As if sorting through the housing listings wasn’t hard enough, there are more than enough styles of homes to pick from. Or not. If style didn’t matter, if we were all the same, then one style will be everyone’s solution. Welcome to the Seattle area where there are dozens of styles, and styles within styles. (By the way, if you want official definitions of these, go check with an architect. This is just something to get you started.)
The original house for many frontier families, built from logs, because there weren’t time or tools to turn them into lumber; and built small to meet the needs and leave the wants until later. A steep roof shed rain and snow. A covered porch meant a dry place to work. Heat and cook by burning wood, in a fireplace at least, in a wood stove at best. Running water and electricity showed up eventually. Now, they’ve grown into lodges ten times the original size.
Bungalows and Cottages
Whether as starter homes, vacation escapes, or something just right for a minimalist, bungalows and cottages are typically tiny and frequently cute. They’re easy to picture with flower gardens wrapped around them, maybe by the beach, with a bit of ornamentation. Nothing fancy, well, sometimes. If they have an upper story, its probably in an attic. Watch your head. Many of them popped up as people moved to Seattle during whichever boom you have in mind. In some regards, the ADU is the modern version. More services in urban areas, smaller families, and electronic lives make it easier to live smaller.
Houseboats and Floating Homes
We’ve got water, lots of it. Land’s frequently been an issue. First, it was covered with enormous trees. Now, it’s covered with neighborhood after neighborhood. One answer, take a cottage and build it on floats instead of a foundation. Want to make it even simpler? Buy a boat and live on it. Want a compromise? Build a boat that floats well, lives well, but probably only sails a few times in its life. They started small, but as Seattle becomes richer, more famous, and denser, floating homes become floating mansions.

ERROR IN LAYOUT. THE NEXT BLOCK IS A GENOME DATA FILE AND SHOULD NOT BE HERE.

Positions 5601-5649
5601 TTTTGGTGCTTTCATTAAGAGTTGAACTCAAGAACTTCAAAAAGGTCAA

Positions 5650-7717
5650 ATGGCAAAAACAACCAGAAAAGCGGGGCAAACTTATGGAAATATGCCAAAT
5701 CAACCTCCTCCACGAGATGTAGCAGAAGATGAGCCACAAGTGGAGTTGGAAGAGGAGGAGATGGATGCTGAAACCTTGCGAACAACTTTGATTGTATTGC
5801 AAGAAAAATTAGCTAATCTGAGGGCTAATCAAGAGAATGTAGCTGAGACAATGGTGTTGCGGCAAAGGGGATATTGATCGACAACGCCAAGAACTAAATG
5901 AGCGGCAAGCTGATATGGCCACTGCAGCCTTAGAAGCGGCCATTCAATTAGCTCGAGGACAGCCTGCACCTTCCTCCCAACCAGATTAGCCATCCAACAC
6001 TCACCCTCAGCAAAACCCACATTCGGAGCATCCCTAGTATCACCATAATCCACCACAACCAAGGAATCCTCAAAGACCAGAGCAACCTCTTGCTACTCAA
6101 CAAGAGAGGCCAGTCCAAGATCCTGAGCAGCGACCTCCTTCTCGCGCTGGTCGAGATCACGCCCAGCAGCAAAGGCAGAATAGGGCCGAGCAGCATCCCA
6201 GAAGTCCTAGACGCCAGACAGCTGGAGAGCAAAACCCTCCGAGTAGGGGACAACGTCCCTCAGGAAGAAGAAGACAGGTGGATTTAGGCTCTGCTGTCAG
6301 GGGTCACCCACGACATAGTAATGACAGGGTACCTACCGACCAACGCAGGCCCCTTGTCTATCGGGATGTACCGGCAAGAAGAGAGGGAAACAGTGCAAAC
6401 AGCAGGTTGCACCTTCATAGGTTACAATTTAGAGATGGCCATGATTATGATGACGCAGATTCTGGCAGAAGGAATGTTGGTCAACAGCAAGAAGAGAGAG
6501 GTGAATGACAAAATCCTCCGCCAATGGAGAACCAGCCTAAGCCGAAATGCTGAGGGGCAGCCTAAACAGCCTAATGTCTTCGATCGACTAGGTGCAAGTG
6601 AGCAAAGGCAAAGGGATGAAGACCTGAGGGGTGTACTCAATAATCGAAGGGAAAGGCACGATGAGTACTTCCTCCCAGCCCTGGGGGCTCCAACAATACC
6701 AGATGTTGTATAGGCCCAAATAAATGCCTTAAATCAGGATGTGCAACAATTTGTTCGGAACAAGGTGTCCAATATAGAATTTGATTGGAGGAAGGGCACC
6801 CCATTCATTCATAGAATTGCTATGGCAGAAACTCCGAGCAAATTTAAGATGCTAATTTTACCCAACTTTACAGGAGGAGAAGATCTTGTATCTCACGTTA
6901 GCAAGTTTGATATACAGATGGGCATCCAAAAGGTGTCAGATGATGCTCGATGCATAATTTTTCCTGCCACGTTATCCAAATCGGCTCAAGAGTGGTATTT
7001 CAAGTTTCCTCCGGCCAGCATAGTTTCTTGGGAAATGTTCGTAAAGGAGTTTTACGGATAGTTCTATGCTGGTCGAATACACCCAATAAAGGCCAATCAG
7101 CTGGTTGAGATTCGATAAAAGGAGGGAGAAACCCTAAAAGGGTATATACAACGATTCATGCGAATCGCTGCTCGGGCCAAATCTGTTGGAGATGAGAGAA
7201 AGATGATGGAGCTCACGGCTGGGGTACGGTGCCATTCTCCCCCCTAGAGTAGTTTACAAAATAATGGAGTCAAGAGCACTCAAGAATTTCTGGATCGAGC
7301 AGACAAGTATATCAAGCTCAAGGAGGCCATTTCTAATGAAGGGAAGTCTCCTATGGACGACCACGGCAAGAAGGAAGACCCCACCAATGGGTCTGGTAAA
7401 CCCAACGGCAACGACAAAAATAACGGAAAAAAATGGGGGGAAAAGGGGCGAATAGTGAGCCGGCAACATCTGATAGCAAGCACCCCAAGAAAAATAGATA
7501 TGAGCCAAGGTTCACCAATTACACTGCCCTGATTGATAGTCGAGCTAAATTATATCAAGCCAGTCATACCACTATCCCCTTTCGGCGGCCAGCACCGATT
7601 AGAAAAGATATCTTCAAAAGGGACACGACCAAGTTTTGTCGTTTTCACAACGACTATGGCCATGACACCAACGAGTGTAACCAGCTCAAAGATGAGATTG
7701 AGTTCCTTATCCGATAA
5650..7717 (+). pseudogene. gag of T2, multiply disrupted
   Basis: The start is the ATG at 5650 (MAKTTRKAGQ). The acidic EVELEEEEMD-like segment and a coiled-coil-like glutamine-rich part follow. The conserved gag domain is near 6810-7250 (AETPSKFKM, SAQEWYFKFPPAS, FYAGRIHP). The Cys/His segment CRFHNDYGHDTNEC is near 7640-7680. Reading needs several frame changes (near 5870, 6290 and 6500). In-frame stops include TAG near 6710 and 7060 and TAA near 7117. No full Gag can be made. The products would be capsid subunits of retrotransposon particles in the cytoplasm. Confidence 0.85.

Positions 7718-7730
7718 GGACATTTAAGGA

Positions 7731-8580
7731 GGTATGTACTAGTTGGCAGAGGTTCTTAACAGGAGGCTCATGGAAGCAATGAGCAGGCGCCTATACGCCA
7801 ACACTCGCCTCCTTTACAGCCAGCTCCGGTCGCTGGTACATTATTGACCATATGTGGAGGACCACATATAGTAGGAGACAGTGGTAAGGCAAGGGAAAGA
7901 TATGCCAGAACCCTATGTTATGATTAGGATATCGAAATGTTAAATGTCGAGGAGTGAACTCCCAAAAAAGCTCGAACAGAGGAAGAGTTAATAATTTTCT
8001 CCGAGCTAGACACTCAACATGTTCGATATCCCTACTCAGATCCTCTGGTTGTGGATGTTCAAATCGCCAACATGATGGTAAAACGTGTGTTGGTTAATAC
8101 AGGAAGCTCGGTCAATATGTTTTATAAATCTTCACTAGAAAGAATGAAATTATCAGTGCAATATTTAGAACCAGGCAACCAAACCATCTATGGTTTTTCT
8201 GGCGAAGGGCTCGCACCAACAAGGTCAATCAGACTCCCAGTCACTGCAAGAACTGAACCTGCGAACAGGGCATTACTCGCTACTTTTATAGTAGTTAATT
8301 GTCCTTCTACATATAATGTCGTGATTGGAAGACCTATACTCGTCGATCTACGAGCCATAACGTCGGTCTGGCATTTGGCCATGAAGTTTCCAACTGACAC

A Craftsman sounds like a house that was built by a craftsman for a craftsman. Even when they’re small, they are known for displaying arts and crafts in as many aspects as possible without ostentation. Typically wooden, the woodwork is emphasized in the trim around the peaked roof, and columns on modest but useful porches. A fireplace bracketed by built-in shelves, maybe with some art niches, leaded glass, and a tasteful mantel fit the stereotype. The style is so appealing that Craftsmans are being built that no craftsman can afford, but can earn a lot by building them.
Ranches and Ramblers
Simple and effective, Ranches and Ramblers became popular after World War Two. One floor, maybe with a basement on a flat lot, maybe with a daylight basement on a sloped lot, a moderate pitched roof, they were typically larger than the bungalows. As families grew, that became an issue. Nice rectangles are easy to work with. Extend it a bit and create room for a one-car, then two-car garage. Carpeting becomes more common, even covering up hardwood floors. Build around modern appliances (of the time) and have lots of leisure time. Right?